Apr 28, 2013
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    I can' t mess with uv light it makes me deathly ill ..
    once i went into a tanner bed to help my ex out apply the lotion and i was subjected to 20 to 30 seconds of uv and my skin turned

    red as a lobster and hurt like hell..
     
  8. crutschow

    Expert

    Mar 14, 2008
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    I would follow the warnings. You don't want to take a chance on eye damage from the UV. Here's a link discussing the exposure limits for various wavelengths of UV light and the damage that exposure can cause.
     
  9. LDC3

    Active Member

    Apr 27, 2013
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    Because some people are more sensitive than others, the lawyers write the warning to frighten everyone. If you haven't noticed any problems, continue with what you are doing.
     
  10. mcgyvr

    AAC Fanatic!

    Oct 15, 2009
    4,771
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    Surprisingly OSHA has no mandated/suggested exposure limits to UV light at all. (some mention of UV in the laser standards though)
    However those are not UV. They are violet. "True" UV is under 400nm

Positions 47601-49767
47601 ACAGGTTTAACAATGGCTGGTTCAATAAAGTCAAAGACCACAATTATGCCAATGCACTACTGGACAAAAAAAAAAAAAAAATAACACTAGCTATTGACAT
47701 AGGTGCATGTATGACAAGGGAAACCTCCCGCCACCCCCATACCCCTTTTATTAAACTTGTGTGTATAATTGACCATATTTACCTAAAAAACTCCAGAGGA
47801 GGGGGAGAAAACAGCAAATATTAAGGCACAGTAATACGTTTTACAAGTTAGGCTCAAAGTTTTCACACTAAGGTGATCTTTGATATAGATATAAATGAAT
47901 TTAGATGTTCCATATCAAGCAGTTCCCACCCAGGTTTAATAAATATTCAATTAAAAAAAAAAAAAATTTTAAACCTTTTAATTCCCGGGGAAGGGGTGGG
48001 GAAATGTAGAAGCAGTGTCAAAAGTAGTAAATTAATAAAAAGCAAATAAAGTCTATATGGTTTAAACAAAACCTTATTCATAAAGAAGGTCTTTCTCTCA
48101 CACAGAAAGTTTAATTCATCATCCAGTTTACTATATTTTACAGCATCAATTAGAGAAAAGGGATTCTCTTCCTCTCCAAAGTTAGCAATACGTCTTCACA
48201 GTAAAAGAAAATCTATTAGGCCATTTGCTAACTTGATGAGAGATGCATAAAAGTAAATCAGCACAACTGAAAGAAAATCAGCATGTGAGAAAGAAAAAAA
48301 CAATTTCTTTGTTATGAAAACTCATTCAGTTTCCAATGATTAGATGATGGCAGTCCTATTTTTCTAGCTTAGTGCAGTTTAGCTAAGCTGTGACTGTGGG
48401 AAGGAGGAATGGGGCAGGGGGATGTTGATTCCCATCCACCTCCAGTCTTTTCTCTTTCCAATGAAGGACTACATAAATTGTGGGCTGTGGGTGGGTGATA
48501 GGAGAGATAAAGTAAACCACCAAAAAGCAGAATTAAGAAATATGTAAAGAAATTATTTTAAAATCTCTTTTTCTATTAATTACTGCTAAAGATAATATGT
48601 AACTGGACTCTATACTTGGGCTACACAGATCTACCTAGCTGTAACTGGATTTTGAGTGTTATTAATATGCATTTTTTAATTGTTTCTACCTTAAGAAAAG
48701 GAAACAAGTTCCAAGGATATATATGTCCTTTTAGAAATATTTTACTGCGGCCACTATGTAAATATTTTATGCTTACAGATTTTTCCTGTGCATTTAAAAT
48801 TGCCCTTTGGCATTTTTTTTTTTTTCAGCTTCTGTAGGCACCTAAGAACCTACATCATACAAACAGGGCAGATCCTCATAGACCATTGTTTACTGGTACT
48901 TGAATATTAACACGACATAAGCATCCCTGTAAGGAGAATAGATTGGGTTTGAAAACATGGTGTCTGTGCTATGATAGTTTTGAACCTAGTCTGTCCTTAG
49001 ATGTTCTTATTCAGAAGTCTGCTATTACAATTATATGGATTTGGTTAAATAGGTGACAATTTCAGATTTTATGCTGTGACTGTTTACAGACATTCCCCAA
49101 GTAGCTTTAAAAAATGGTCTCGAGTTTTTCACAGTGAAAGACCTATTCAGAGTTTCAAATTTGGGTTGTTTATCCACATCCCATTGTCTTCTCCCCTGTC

They should be treated just like any other visible light source.. ie avoid directly looking as well as protection from reflected light.
     
  11. lotusmoon

    Thread Starter Member

    Jun 14, 2013
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    thank you all for your thoughtful advise and information. i noticed on the link from crutschow - https://www.case.edu/ehs/Training/UV/UVsafety.pdf that UV light ended at 400nm I am always a bit wary of something that ends on a 0 or 00 but as LDC3 mentioned there will be little damaging potential at this wavelength as it is on the way out of UV to visible.
     
  12. crutschow

    Expert

    Mar 14, 2008
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    That's what NASA said about chunks of ice falling from the fuel tank during launch until it caused the loss of a shuttle. ;)

    Cataract formation is slow and can occur from long term accumulated exposure. If it were my eyes, I would take every precaution I could.
     
    JoeJester and PackratKing like this.
  13. wayneh

    Expert

    Sep 9, 2010
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    +1

    That's pretty much the moral of the story I told earlier. I got lucky way back then.

    Luck is not a strategy.
     
  14. lotusmoon

    Thread Starter Member

    Jun 14, 2013
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    I won't be using the machine anymore.Thanks
     
  15. bertus

    Administrator

    Apr 5, 2008
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  16. lotusmoon

    Thread Starter Member

    Jun 14, 2013
    203
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    Thank you thats very interesting. I also guess when dealing with DNA there are a lot of things and effects still to be found.
     
  17. Veracohr

    Well-Known Member

    Jan 3, 2011
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    Does direct sunlight do that too?